Would you trust a physician who may or may not have stepped over the line? Should we trust a credentialing body that may or may not have stepped over the line? After all, isn't medicine all about playing in the center of the court, being above reproach?
      I believe the current leadership of the ABIM has lost all credibility with the membership and with the public at large. I see 2 options. In my opinion, an important reason physicians are in their current fix is that for the last 2 or 3 decades or longer, they have not been sufficiently forceful and aggressive in defending their interests against bureaucratic encroachment. I find it very encouraging that physicians are willing to stand up and establish an alternative organization, such as the National Board of Physicians and Surgeons. The other option, complementary, not exclusive, is for the current leadership of the ABIM to be replaced by physicians, preferably those familiar with the day-to-day realities of patient care, democratically elected by the membership.

      References

        • Teirstein P.S.
        Boarder to death-why maintenance of certification is bad for doctors and patients.
        N Engl J Med. 2015; 372: 106-108
        • Sandhu A.T.
        • Dudley R.A.
        • Kazi D.S.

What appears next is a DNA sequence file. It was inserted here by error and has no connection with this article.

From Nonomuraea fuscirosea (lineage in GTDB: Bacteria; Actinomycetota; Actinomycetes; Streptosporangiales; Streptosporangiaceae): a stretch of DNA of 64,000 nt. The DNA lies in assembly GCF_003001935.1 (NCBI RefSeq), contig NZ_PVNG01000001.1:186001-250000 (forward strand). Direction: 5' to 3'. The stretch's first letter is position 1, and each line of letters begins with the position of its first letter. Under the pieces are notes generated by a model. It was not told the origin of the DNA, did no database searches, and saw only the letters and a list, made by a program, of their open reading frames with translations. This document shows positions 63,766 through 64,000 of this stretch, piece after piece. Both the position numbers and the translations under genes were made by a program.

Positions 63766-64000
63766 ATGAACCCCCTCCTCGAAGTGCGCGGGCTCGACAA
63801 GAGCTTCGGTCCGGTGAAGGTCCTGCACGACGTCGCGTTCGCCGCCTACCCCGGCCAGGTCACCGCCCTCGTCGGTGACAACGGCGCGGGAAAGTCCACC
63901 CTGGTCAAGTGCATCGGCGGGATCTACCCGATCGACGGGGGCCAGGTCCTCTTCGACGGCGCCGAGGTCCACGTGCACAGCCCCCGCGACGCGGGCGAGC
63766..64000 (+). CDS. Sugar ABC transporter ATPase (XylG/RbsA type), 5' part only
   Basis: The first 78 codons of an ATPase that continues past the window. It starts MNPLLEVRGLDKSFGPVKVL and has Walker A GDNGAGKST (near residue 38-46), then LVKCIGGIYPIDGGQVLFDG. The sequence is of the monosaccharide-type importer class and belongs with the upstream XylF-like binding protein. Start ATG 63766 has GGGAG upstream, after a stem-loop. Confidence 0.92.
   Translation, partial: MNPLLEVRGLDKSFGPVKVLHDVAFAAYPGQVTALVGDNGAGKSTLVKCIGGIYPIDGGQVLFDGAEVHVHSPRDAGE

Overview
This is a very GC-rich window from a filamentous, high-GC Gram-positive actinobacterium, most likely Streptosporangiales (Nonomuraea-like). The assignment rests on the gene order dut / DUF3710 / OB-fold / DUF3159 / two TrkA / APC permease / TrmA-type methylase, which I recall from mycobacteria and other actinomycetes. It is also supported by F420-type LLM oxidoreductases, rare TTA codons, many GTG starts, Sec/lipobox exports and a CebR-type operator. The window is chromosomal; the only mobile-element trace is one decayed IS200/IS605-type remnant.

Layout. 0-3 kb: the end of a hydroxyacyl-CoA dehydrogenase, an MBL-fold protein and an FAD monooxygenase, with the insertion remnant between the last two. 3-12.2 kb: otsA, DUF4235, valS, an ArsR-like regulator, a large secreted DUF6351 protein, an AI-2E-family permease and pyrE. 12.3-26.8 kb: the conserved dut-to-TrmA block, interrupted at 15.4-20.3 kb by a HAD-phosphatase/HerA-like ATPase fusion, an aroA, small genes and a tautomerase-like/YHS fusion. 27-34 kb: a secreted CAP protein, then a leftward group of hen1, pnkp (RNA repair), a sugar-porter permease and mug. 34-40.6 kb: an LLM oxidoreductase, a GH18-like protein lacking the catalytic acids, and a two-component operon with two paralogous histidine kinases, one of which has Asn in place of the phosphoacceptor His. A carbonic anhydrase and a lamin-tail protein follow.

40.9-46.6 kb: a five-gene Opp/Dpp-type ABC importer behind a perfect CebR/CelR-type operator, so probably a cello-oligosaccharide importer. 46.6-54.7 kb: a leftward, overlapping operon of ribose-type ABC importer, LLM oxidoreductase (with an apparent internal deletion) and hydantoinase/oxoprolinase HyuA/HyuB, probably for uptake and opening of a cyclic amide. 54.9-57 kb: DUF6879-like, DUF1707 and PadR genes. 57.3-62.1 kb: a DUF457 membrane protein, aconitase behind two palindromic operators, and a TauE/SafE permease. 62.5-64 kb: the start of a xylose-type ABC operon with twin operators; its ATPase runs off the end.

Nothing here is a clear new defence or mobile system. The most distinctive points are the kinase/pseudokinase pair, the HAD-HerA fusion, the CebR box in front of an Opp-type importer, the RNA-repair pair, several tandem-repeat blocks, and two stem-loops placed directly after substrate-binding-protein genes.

A cost analysis of the American Board of Internal Medicine's Maintenance-of-Certification Program.
        Ann Intern Med. 2015 Jul 28; ([Epub ahead of print])
      1. Association of American Physicians and Surgeons, Inc. v American Board of Medical Specialties, No. 1:14-CV-2705 (ND III 2014). Available at: http://aapsonline.org/AAPSvABMSresponse-6-3-2014. Accessed August 2, 2015.

      2. Physicians for Certification Change. ABIM should recall the recent changes to Maintenance of Certification (MOC). Available at: www.petitionbuzz.com/petitions/recallmoc. Accessed August 5, 2015.

      3. National Board of Physicians and Surgeons. Available at: https://nbpas.org. Accessed August 2, 2015.

        • Beck M.
        Doctors upset over skill reviews: new learning requirement to maintain certifications called costly, irrelevant.
        The Wall Street Journal. July 21, 2014; (Available at: http://www.wsj.com/articles/doctors-upset-over-skill-reviews-1405985224. Accessed September 12, 2015)
        • American Board of Internal Medicine
        Maintenance of certification guide.
        American Board of Internal Medicine, Philadelphia2015 (Available at:) (Accessed August 2, 2015)
        • Howell J.D.
        The invention and development of American Internal Medicine.
        J Gen Intern Med. 1989; 4: 127-133
      4. Eichenwald K. Medical mystery: Making Sense of the ABIM's Financial Report. Newsweek. Available at: www.newsweek.com/medical-mystery-making-sense-abim-financial-report-334772. Accessed August 2, 2015.

      5. Lowenstein R. Salomon's Court. In: Lowenstein R. Buffett: The Making of an American Capitalist. New York: Broadway Books; 1995:386-398.